My love of reading books based in Paris and its surrounds encompass what I like to call a nostalgic obsession that extends past just reading. Not only will I read the book, I’ll most probably research the topic and history of the subject and have often searched Google Earth for street views. Yep, being an avid researcher, writer and Francophile (a lover of all things French) I’m bound to do more than just read the text available in a book. If you’re a Francophile and bookworm like me, I’m sure you’re often on the hunt for books set in Paris and it’s surrounds. So, just for you, here are the top ten books every Francophile should read.
Sarah’s Key, by Tatiana De Rosnay, 2006
A shocking and profoundly moving story set in Paris during two separate time periods: 1942 and now. Based on true events.
Themes: Jewish roundup in Paris, a family torn apart, family secrets, and a key to a hidden cupboard.
Who’s it for? If you’re interested in Paris during the occupation of Germany in 1942. An excellent read for Historical Fiction lovers.
The Elegance of the Hedgehog, by Muriel Barbery, 2008
Renée Michel, a concierge of an upscale Apartment in Paris, deliberately conceals her intelligence but is uncovered by a precocious girl named Paloma Josse.
Themes: Philosophy, class consciousness, and personal conflict.
Who’s it for? Readers who enjoy intelligent prose full of references to literary works, music, films, paintings, and the high-class of Parisian society.
The Little Paris Bookshop, by Nina George and Simon Pare (translator), 2015
Monsieur Perdu calls himself a literary apothecary. From his floating bookstore in a barge on the Seine, he prescribes novels for the hardships of life.
Themes: Loss, traveling through France, and an emotional personal journey.
Who’s it for? For readers who enjoy contemporary romance filled with warmth and adventure.
A Moveable Feast, by Ernest Hemingway, 1964
A memoir about his years as a struggling, young, expatriate journalist and writer in Paris in the 1920s. Hemingway provides specific addresses of apartments, bars, cafes, and hotels; many of which can still be found in Paris today (or Google Earth it- I did!). His accounts of interacting with literary greats include F. Scott and Zelda Fitzgerald, James Joyce, Ezra Pound, Gertrude Stein, and even the famed artist Pablo Picasso.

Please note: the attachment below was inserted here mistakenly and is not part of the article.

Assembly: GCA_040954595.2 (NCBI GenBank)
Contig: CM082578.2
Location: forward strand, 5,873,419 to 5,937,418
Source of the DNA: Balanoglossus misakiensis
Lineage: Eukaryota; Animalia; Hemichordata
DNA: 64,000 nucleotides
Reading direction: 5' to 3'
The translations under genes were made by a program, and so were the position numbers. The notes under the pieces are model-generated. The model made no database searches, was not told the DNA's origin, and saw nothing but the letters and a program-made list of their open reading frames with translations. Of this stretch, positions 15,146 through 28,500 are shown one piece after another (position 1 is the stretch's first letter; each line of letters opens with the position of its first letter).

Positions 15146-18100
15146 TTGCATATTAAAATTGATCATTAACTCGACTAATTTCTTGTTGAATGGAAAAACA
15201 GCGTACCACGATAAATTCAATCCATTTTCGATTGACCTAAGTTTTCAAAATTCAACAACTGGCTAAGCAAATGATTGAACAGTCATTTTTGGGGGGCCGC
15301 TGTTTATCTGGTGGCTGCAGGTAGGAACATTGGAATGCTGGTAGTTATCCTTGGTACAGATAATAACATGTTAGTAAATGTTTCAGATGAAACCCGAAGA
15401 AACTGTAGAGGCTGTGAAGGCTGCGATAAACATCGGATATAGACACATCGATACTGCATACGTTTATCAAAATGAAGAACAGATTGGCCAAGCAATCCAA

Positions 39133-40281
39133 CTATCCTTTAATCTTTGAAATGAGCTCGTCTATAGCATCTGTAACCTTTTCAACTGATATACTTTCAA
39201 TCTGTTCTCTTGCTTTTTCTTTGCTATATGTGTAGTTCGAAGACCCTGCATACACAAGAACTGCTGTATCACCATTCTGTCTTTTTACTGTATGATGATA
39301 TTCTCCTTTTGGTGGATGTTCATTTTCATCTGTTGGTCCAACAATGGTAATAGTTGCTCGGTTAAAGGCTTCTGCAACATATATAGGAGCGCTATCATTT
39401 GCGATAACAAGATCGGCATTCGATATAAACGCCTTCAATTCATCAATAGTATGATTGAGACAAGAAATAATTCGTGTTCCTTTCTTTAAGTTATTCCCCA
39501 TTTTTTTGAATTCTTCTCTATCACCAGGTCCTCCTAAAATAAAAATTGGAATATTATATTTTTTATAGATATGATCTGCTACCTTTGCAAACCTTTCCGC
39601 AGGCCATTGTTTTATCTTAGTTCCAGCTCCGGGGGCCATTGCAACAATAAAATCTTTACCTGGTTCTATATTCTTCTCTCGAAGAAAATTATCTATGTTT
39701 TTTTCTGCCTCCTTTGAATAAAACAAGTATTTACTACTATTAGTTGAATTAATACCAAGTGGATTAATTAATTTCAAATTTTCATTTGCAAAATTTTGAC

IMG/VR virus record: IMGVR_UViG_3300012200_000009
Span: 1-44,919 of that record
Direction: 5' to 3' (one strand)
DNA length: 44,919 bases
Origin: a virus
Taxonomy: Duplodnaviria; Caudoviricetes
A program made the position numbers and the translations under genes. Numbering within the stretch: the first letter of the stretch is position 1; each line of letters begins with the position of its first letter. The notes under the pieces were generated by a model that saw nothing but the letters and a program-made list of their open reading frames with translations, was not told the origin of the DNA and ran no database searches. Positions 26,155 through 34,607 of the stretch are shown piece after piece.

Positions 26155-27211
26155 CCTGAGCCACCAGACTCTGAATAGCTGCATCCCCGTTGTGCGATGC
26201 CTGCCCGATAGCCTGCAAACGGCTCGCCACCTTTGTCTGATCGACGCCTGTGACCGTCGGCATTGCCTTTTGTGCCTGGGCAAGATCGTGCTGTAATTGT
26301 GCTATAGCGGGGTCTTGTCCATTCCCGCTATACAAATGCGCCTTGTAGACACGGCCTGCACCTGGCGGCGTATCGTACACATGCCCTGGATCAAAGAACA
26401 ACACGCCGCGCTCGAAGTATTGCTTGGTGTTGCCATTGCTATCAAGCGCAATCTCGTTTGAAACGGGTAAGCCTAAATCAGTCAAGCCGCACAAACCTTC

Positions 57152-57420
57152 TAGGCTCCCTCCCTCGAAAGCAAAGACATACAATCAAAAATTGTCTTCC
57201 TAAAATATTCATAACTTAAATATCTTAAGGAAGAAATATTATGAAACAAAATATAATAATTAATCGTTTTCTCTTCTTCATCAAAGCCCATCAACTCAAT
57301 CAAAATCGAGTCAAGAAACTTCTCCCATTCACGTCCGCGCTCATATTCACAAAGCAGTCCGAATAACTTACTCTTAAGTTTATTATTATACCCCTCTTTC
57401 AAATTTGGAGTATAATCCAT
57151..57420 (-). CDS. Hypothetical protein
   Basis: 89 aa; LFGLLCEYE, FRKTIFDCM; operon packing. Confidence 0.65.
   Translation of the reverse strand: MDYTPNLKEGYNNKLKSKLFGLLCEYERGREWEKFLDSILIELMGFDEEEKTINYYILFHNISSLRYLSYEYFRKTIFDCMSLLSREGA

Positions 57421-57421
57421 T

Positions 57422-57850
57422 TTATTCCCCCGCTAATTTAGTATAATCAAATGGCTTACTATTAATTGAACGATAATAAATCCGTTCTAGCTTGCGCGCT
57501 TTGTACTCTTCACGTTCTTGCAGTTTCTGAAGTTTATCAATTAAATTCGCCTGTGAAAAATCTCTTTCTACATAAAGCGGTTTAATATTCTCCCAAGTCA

Themes: Poverty, life as a writer in Paris, literature, and personal accounts.
Who’s it for? For lovers of Paris during the 1920s and literary greats.
A Paris Affair, by Tatiana de Rosnay, 2015
A brazen yet heartfelt collection of stories that explores our most intimate and forbidden desires.
Themes: Forbidden desires, infidelity, and emotional journeys.
Who’s it for? Readers looking for a highly entertaining collection of short stories set in Paris that can be read in a couple of hours.
Paris, by Edward Rutherfurd, 2013
This riveting and romantic story begins in La Belle Époque, the golden, hedonistic age of peace and joie de vivre in Paris. A skilled fusion of fact and fiction, a display of famous and notorious people and events.
Themes: La Belle Époque, self-discovery, divided loyalty, and long-kept secrets.
Who’s it for? Lovers of the history, art, culture and the people of Paris.
The Piano Shop on the Left Bank, T E Carhart, 2000
A charming portrait of Paris and the awakening of a lost childhood passion.
Themes: Renewed passion, Parisian culture, and music.
Who’s it for? Those who have an appreciation for the music of Beethoven, Chopin, Mozart, Bach, Scarlatti and the other composers mentioned throughout this enchanting novel.
Books, Baguettes and Bedbugs, by Jeremy Mercer, 2005
An enchanting memoir of a struggling writer living and working in the famed Parisian bookshop, ‘Shakespeare and Company’.
Themes: Books, poverty, Paris, and personal accounts.
Who’s it for? Those who have a nostalgic wistfulness for the past and lovers of literature.
The Hare With Amber Eyes, by Edmund de Waal, 2010
A memoir of Waal’s remarkable family, the Ephrussi, once a very wealthy European Jewish banking dynasty, centered in Odessa, Vienna and Paris, and peers of the Rothschild family.
Themes: Ephrussi Dynasty, Aryanization of Jewish property in Paris, art, history, and family.
Who’s it for? Those interested in Nazi occupation in Paris and the fall of the Ephrussis.
A Night at the Majestic, by Richard Davenport-Hines, 2006
At the Majestic Hotel in Paris on May 18, 1922, Marcel Proust, James Joyce, Pablo Picasso, Sergei Diaghilev and Igor Stravinsky ate together for the first and last time. This story is a creative blend of fact and fiction of what happened on that night.
Themes: Literary greats, artists, the role of sexuality, and Paris in the 1920’s.
Who’s it for? Those who have a historical interest for literary greats and artists in Paris during the 1920’s will really enjoy this historical account of fact and fiction.
From memoirs, to short stories, to fiction; from La Belle Époque, to the 20’s in Paris, to the contemporary Paris we know today; you’re sure to find exactly what you’re looking for in the perfect book (or books) based in Paris and its surrounds.